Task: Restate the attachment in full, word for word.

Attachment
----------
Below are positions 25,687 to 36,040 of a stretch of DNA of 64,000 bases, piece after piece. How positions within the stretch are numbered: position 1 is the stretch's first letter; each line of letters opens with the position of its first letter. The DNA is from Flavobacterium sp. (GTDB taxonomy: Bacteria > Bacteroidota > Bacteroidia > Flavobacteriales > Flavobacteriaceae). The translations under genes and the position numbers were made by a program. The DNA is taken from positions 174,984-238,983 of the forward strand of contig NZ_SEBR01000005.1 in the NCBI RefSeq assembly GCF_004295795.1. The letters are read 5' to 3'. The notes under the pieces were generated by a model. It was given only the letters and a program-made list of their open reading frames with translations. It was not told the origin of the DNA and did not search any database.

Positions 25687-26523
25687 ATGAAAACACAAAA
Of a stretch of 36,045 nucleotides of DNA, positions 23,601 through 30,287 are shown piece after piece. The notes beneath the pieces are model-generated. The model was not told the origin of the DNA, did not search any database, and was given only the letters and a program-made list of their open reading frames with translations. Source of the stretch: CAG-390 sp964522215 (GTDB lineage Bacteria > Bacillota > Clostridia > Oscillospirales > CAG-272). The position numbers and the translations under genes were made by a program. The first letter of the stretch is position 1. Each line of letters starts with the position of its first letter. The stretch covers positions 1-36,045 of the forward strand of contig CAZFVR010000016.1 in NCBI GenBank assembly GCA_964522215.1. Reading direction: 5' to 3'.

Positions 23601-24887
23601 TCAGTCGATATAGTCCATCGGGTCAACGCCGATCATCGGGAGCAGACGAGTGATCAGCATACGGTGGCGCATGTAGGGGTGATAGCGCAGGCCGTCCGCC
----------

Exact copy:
Below are positions 25,687 to 36,040 of a stretch of DNA of 64,000 bases, piece after piece. How positions within the stretch are numbered: position 1 is the stretch's first letter; each line of letters opens with the position of its first letter. The DNA is from Flavobacterium sp. (GTDB taxonomy: Bacteria > Bacteroidota > Bacteroidia > Flavobacteriales > Flavobacteriaceae). The translations under genes and the position numbers were made by a program. The DNA is taken from positions 174,984-238,983 of the forward strand of contig NZ_SEBR01000005.1 in the NCBI RefSeq assembly GCF_004295795.1. The letters are read 5' to 3'. The notes under the pieces were generated by a model. It was given only the letters and a program-made list of their open reading frames with translations. It was not told the origin of the DNA and did not search any database.

Positions 25687-26523
25687 ATGAAAACACAAAA
Of a stretch of 36,045 nucleotides of DNA, positions 23,601 through 30,287 are shown piece after piece. The notes beneath the pieces are model-generated. The model was not told the origin of the DNA, did not search any database, and was given only the letters and a program-made list of their open reading frames with translations. Source of the stretch: CAG-390 sp964522215 (GTDB lineage Bacteria > Bacillota > Clostridia > Oscillospirales > CAG-272). The position numbers and the translations under genes were made by a program. The first letter of the stretch is position 1. Each line of letters starts with the position of its first letter. The stretch covers positions 1-36,045 of the forward strand of contig CAZFVR010000016.1 in NCBI GenBank assembly GCA_964522215.1. Reading direction: 5' to 3'.

Positions 23601-24887
23601 TCAGTCGATATAGTCCATCGGGTCAACGCCGATCATCGGGAGCAGACGAGTGATCAGCATACGGTGGCGCATGTAGGGGTGATAGCGCAGGCCGTCCGCC